236Re: [wsbn] Ouray County Flamms
- Jul 1, 2005I just wanted to comment on Rich's findings. One of the locations here in El Paso county that some of us found Flamms at is just above 10,000 feet. The lowest spot on the road that we fond Flamms was about 6500 feet. The habitat varies from Ponderosa Pine to some Mixed Conifer to Spruce-Fir. Actually one spot that was near 10K was pretty sparse as far as large trees went. There are scattered Aspens on most of the road except I did not really look for them in the Ponderosa section of the road. I will try to note next time. Anyhow, we had Flamms at basically every stop on the El Paso side so we went through varying elevations and habitat. So I have to agree with Rich that we probably can find this species in places we normally do not look.Mark PetersonColorado Springs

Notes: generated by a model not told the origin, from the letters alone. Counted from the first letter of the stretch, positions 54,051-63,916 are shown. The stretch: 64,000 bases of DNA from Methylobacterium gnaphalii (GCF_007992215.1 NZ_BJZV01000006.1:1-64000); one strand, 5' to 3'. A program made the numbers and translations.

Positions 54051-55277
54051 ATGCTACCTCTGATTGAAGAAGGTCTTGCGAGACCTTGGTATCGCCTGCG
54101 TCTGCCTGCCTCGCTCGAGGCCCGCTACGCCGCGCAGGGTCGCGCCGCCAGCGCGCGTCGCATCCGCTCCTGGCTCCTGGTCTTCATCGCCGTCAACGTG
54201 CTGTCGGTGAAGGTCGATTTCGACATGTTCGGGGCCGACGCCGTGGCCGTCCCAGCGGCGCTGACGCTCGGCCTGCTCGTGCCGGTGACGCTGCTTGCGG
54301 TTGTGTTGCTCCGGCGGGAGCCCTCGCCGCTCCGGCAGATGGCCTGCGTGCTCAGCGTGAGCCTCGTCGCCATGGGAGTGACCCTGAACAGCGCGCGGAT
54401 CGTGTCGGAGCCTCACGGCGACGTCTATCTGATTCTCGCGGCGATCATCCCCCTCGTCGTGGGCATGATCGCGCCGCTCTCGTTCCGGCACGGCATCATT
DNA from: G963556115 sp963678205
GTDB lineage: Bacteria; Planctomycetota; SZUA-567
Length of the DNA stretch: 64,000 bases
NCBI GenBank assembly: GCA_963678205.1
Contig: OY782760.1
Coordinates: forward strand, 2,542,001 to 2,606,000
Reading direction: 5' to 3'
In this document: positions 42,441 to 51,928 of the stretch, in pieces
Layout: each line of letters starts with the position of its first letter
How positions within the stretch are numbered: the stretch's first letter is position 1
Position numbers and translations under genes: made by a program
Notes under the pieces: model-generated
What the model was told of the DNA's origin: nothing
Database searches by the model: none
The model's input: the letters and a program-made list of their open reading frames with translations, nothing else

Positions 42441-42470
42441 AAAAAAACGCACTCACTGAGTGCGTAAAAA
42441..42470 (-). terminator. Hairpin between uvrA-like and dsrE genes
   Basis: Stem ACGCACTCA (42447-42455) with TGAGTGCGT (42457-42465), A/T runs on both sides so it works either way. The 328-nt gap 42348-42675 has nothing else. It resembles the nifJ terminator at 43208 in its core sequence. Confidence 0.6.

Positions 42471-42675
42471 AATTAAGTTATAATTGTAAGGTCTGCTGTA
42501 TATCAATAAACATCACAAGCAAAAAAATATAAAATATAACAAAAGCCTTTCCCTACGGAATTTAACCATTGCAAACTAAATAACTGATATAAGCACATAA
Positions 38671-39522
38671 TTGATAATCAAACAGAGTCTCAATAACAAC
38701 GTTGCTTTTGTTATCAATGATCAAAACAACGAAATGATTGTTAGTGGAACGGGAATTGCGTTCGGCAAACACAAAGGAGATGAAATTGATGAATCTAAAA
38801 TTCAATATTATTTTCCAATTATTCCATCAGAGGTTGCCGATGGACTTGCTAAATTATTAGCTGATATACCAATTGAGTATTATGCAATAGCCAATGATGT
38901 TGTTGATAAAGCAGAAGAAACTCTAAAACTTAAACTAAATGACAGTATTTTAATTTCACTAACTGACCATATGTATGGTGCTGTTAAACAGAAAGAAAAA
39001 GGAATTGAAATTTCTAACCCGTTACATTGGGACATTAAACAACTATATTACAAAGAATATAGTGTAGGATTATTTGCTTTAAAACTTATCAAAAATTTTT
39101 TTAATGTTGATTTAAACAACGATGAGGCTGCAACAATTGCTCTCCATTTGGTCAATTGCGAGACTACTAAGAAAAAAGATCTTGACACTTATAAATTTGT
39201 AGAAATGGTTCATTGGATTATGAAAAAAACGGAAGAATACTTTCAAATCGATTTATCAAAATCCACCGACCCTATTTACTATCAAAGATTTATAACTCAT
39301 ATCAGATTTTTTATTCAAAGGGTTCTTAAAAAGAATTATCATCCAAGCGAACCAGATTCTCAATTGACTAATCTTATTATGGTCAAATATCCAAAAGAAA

Rich Levad <rich.levad@...> wrote:
Last night, I called Flamms on the sections of the Dave Wood Road and Divide Road that cut through the northwest corner of Ouray County . Ouray is one of the counties where Flamms were not recorded in the Breeding Bird Atlas. I called at 16 points and had Flamms respond at responses at seven., including the first two points on the Dave Wood Road . I may well have missed some on that road, as the traffic was miserable. Lots of people apparently going home from the Elk Mt. Resort. Cars roaring down gravel roads are as bad as rushing streams for owling. The Divide Road owls are interesting in that the habitat there is spruce-fir with just a smattering of aspen. I think we need to be looking both higher and lower for this bird than we usually do.
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